Totally absorbed in God, always bearing the marks of Jesus’ Passion in his body, he was bread broken for men and women starving for God the Father’s forgiveness. His stigmata, like those of Francis of Assisi, were the work and sign of Divine Mercy, which redeemed the world by the Cross of Jesus Christ. Those open, bleeding wounds spoke of God’s love for everyone, especially for those sick in body and spirit.
And what can be said of his life, an endless spiritual combat, sustained by the weapons of prayer, centered on the sacred daily acts of Confession and Mass? Holy Mass was the heart of his whole day, the almost anxious concern of all his hours, his moment of closest communion with Jesus, Priest and Victim. He felt called to share in Christ’s agony, an agony which continues until the end of the world.
Dear friends, in our time, when we are still under the illusion that conflicts can be resolved by violence and superior strength, and when many frequently give in to the temptation to abuse the force of arms, Padre Pio repeats what he once said, “What a dreadful thing war is! In every person wounded in the flesh, there is Jesus suffering.” Nor should we fail to note that both his works — the “Home for the Relief of Suffering” and the prayer groups — were conceived by him in 1940, as the catastrophe of the Second World War loomed in Europe. He was not idle, but from his secluded friary in Gargano he responded with prayer, works of mercy and love for God and neighbor. And today, from heaven, he is telling everyone again that this is the authentic way of peace.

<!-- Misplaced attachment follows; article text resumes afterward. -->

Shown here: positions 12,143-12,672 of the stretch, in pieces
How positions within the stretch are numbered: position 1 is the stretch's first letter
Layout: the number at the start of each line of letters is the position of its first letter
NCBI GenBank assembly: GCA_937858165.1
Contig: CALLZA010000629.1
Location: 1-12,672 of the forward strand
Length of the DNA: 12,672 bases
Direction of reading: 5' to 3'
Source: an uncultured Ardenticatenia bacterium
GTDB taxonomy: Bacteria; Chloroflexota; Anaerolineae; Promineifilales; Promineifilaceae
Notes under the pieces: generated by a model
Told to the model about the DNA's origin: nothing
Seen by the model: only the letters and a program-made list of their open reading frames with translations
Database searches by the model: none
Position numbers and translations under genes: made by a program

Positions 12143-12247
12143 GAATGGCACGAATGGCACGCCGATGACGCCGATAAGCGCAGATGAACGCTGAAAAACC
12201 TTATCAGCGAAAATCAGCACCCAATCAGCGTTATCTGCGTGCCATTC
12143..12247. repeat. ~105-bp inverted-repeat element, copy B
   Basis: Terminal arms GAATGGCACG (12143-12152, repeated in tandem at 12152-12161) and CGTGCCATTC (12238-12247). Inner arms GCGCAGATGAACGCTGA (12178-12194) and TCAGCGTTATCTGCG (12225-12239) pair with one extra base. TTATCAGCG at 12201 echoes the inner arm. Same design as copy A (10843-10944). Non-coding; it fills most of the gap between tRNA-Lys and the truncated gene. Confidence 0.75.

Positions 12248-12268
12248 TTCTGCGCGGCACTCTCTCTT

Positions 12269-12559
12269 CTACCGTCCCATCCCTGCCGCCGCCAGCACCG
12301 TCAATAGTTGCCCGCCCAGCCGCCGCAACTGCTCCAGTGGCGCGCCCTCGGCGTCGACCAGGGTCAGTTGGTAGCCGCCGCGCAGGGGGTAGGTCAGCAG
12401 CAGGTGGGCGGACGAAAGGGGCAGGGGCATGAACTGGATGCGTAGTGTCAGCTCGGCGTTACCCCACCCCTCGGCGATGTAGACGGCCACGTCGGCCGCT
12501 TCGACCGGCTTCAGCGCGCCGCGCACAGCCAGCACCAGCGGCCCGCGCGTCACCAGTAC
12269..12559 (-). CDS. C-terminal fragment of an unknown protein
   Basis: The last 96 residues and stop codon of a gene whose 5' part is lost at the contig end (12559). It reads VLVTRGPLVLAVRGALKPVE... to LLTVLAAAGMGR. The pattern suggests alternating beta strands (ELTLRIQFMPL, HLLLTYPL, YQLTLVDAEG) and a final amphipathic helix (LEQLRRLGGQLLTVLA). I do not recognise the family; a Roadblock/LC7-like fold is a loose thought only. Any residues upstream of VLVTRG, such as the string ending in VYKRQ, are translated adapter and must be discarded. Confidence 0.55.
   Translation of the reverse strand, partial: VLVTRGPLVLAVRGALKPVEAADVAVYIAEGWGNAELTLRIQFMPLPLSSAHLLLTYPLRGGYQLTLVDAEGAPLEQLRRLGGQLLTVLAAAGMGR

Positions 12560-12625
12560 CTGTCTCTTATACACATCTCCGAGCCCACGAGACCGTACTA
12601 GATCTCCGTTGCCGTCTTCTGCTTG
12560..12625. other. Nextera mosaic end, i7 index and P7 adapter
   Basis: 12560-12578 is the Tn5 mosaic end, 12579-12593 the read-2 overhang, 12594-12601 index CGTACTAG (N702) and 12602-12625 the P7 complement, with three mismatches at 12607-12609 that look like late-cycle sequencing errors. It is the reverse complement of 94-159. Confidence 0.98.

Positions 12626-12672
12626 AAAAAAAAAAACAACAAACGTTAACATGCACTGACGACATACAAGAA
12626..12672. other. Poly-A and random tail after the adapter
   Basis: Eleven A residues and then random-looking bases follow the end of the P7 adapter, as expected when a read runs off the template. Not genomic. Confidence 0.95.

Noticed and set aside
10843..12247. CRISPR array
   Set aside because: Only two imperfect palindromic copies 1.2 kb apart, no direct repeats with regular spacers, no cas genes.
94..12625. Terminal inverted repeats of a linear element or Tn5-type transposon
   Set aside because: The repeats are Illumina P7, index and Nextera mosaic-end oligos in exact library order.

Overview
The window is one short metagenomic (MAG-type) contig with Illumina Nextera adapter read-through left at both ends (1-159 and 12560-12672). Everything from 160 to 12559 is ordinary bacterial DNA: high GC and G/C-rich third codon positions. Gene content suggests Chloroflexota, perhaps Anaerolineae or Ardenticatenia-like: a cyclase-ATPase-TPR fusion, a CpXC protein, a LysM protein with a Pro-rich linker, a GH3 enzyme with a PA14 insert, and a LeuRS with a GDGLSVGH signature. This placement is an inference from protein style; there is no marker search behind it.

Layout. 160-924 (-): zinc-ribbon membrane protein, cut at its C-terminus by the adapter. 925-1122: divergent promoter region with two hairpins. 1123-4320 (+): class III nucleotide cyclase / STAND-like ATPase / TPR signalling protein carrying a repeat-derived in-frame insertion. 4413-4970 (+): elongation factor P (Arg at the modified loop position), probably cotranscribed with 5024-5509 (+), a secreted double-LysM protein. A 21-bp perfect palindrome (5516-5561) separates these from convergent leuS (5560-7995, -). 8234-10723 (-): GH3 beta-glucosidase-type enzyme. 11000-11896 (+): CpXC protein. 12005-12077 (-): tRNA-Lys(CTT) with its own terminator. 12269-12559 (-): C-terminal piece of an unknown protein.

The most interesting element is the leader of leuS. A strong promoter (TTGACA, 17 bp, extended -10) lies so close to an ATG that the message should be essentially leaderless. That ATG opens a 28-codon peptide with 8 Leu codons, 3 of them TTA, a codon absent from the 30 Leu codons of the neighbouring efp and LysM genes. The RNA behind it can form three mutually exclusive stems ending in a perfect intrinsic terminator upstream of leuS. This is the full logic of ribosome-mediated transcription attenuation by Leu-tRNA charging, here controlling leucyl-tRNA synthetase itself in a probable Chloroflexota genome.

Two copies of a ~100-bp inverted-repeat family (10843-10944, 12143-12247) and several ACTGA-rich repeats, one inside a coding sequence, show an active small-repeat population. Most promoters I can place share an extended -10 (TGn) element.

The prayer groups and the “Home for the Relief of Suffering,” these are two significant gifts which Padre Pio has left us. Conceived and desired by him as a hospital for the sick poor, the “Home for the Relief of Suffering” was planned from the start as a health care facility open to everyone, but this was no reason for it to be less equipped than other hospitals. Indeed, Padre Pio wanted it to have the most advanced scientific and technological equipment, so that it would be a place of authentic hospitality, loving respect and effective treatment for every suffering person. Is it not a true miracle of Providence that it continues to grow in accordance with its founder’s spirit?